A German youth's eagerness for war quickly turns to horror and resentment when he's sent to the western front of the first World War.
All Quiet on the Western Front (1930)
Directed by Lewis Milestone
Written by George Abbott and Maxwell Anderson
Starring Lew Ayres, Louis Wolheim, John Wray, Arnold Lucy,
Ben Alexander, Scott Kolk, Owen Davis Jr., Walter Rogers
Based on the novel by Erich Maria Remarque
Oscar Wins - Best Picture, Best Director
Oscar Nominations - Best Adapted Screenplay, Best Cinematography
All Quiet on the Western Front is considered by many to be one of the greatest war movies of all time. Its depictions of fearsome battles, grisly casualties, and post-traumatic stress are some of the earliest in cinema history. In many ways, the film is a pioneer of visual achievement. Personally, I found it awfully dull apart from its technical work. Lew Ayres delivers a fine performance amidst a sea of characters we don't spend nearly enough time with to care about. I think the message that "war is hell" was delivered a bit clumsily too. We have more than a few moments where a character is waxing poetic about how bad war is. Short of pointing directly at the camera, I don't think there was a less subtle way the filmmakers could've made their point.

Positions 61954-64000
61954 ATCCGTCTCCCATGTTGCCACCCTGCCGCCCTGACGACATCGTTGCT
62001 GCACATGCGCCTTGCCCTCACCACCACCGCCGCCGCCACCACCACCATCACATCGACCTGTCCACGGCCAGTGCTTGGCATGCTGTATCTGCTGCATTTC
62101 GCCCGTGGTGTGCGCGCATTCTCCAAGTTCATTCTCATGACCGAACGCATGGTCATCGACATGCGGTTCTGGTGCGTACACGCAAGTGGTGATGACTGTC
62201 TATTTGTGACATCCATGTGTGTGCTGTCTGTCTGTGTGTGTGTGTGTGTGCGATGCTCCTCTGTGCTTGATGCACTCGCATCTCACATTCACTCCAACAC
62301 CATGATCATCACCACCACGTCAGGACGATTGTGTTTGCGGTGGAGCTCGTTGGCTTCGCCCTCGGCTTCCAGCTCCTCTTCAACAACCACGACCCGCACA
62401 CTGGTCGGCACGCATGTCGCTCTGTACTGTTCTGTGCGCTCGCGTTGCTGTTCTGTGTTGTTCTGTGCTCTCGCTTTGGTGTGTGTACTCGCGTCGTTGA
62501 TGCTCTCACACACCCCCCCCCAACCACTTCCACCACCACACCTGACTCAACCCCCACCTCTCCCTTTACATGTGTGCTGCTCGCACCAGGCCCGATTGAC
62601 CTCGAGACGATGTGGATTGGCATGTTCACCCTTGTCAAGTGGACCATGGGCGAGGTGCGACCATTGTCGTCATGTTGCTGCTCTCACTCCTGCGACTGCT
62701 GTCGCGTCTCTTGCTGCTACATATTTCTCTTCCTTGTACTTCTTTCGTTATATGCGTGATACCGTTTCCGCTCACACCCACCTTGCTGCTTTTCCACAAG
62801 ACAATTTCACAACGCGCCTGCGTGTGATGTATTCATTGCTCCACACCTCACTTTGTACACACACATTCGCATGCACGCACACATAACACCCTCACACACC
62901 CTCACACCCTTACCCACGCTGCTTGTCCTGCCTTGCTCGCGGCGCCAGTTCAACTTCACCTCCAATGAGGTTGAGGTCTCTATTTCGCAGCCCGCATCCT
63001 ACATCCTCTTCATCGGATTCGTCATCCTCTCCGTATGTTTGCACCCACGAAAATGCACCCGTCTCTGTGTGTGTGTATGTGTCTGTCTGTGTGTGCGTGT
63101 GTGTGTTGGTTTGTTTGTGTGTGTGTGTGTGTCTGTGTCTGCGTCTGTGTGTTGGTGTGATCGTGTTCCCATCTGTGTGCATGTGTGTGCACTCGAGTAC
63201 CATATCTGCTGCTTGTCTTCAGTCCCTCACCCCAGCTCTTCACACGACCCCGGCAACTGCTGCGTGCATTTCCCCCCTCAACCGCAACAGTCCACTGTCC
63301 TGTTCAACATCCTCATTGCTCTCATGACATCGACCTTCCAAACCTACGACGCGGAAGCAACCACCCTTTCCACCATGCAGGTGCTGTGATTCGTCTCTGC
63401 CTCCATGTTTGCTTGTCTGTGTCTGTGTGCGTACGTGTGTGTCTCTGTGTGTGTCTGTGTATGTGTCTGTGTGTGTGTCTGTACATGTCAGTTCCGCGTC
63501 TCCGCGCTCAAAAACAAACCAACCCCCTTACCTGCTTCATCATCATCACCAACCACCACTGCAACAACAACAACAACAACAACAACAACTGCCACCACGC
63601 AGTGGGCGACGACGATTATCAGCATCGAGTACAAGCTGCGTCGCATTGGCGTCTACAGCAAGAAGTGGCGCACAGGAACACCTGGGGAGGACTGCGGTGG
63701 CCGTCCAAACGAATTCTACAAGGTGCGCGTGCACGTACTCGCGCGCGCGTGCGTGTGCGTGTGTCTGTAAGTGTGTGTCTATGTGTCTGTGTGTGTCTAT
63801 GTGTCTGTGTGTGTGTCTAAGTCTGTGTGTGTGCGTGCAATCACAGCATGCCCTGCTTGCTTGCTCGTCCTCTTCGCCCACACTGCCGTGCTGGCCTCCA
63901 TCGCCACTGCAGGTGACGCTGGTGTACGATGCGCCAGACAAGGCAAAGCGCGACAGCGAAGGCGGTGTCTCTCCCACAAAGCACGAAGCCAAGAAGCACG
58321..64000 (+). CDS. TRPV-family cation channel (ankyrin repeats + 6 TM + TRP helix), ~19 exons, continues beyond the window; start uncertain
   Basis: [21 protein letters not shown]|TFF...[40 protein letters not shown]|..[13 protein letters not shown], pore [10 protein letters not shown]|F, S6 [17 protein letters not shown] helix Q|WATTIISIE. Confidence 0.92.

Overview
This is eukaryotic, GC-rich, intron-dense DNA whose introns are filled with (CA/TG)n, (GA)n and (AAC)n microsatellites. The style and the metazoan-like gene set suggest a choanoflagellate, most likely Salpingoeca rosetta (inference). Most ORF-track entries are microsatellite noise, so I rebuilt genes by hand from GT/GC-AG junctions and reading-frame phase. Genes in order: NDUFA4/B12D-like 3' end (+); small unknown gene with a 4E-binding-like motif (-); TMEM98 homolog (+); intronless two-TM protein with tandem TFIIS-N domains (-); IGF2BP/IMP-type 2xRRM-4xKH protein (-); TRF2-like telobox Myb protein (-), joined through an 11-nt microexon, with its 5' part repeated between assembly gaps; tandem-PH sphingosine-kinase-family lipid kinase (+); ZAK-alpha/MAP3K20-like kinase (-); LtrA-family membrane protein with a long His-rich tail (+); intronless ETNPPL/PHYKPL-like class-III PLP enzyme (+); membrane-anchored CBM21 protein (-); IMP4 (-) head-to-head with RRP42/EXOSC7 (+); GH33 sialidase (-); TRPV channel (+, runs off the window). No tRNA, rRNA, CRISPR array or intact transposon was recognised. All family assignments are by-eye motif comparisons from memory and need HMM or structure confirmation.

World War I has just begun, and already Europe is in absolute crisis. A group of German youths are encouraged by their warmongering teacher to join the army and defend the fatherland. Odd how all the principle characters speak perfect English and all resemble a young John Wayne or Rock Hudson, but hey, this was 1930 Hollywood. I honestly think it's the best they could do without somehow being embarrassingly racist. Anyway, we follow these youths as they join up and learn that war is actually terrible. Two and a half hours later, Paul (Ayres) has become a hardened soldier and goes back to his teacher to warn the students that he's completely full of shit and doesn't know what he's talking about when it comes to the reality of war. Lew Ayres's performance just about saves this one for me.
I understand the respect that this film commands. It's just not my cup of tea. That's the beauty of art. It's all subjective. There are horrible reviewed films out there that are some of my lifelong favorites. On the other hand, there are beloved classics out there that I can't stand. Regrettably, I don't see myself going back to All Quiet on the Western Front anytime soon. It's just not for me.